1911 Encyclopædia Britannica/van't Hoff, Jacobus Hendricus
|←Vansittart, Henry||1911 Encyclopædia Britannica, Volume 27
van't Hoff, Jacobus Hendricus
|See also Jacobus Henricus van 't Hoff on Wikipedia, and our 1911 Encyclopædia Britannica disclaimer.|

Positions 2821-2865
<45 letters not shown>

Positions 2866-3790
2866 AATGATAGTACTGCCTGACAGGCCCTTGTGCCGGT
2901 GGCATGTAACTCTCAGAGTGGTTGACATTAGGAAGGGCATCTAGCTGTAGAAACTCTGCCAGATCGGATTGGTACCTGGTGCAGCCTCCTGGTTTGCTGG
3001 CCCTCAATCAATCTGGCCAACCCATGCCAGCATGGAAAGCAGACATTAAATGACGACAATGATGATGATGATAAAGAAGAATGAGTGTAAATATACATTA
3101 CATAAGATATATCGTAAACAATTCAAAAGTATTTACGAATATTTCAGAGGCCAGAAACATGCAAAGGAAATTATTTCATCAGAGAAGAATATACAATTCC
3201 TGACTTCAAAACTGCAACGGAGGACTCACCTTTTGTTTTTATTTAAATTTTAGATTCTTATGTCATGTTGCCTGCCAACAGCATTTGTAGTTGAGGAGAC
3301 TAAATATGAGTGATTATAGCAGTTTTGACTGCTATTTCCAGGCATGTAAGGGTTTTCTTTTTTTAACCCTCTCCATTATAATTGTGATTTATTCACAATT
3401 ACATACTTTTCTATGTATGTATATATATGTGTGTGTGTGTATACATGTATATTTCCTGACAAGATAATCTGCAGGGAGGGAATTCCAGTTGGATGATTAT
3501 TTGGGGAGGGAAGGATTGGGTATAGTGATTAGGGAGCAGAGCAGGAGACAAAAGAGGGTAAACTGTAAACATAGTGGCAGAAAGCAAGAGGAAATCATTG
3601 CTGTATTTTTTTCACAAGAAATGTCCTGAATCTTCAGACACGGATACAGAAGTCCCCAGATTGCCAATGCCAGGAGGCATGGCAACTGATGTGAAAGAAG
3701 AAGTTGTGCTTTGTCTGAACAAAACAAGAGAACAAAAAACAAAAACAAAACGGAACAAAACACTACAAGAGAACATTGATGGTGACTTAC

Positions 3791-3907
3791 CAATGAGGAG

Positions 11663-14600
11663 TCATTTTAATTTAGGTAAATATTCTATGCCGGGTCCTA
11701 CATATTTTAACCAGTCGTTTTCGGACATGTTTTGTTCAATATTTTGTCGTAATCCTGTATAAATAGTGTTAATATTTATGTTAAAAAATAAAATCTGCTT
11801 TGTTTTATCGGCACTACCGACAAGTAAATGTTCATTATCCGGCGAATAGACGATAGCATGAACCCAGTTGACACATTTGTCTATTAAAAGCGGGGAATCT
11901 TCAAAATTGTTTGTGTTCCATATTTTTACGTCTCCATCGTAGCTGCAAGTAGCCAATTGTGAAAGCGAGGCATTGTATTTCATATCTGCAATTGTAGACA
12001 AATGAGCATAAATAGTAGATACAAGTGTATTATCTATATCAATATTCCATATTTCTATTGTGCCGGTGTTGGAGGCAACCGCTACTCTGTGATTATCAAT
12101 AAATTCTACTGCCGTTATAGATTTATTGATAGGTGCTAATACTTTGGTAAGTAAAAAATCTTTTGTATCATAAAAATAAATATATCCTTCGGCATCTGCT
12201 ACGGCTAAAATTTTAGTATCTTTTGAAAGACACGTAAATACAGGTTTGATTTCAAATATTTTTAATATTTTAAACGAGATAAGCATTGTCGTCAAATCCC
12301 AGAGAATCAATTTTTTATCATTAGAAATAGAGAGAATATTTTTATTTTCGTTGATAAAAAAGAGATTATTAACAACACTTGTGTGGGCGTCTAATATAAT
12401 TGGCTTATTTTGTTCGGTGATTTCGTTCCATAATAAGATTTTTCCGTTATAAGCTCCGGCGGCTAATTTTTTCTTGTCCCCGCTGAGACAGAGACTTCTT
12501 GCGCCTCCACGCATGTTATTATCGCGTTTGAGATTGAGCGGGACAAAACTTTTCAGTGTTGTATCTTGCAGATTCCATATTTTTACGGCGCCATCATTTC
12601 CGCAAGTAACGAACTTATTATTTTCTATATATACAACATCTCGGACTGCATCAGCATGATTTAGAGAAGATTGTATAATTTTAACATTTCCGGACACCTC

VAN'T HOFF, JACOBUS HENDRICUS (1852- ), Dutch chemist and physicist, was born in Rotterdam on the 30th of August 1852. He studied from 1869 to 1871 at the polytechnic at Delft, in 1871 at the university of Leiden, in 1872 with F. A. Kekulé at Bonn, in 1873 with C. A. Wurtz at Paris, and in 1874, when he took his doctor's degree, with E. Mulder at Utrecht. In 1876 he became lecturer on physics at the veterinary school at Utrecht, and two years later he was chosen professor of chemistry, mineralogy and geology in Amsterdam University. In 1894 he declined an invitation to the chair of physics at Berlin University, but in 1896 he went to Berlin as professor to the Prussian Academy of Sciences, with a salary and a laboratory, but freedom to do whatever he liked; and at the same time he accepted an honorary professorship in the university so that he might lecture if he were so minded. On taking up these appointments he announced that, the application of mathematics to chemistry remaining his chief aim, he proposed to devote himself to the study of the formation of oceanic salt deposits, with special reference to the Stassfurt deposits. He may be regarded as the founder of the doctrine of stereoisomerism (q.v.), for he was the first, in 1874, to introduce a definite mechanical theory of valency, and to connect the optical activity exhibited by many carbon compounds with their chemical constitution. In respect of this doctrine of the “asymmetric carbon atom,” van't Hoff's name is generally linked with that of J. A. le Bel (born on the 21st of January 1847, at Pechelbronn, Lower Alsace), who, only two months later, independently enunciated the theory of asymmetric combinations with carbon; though it must be noted that J. Wislicenus, to whom van't Hoff, in fact, acknowledged his indebtedness, had already suggested that in order to explain the constitution of certain organic bodies, the tridimensional arrangement of atoms in space must be taken into account. For this work van't Hoff and Le Bel received the Davy medal jointly from the Royal Society in 1893. From 1874 to 1884 van't Hoff's attention was mainly given to the law of mass-action, and he established the theorem known by his name, which connects quantitative displacement of equilibrium with change of temperature. From 1885 to 1895 he was engaged on the theory of solutions, and developing the analogy between dilute solutions and gases he showed that the osmotic pressure of a solution has the same value as the pressure that solute would exert if it were contained as a gas in the same volume as is occupied by the solution. From 1885 he published the Zeitschrift für physikalische Chemie, in collaboration with Professor W. Ostwald of Leipzig.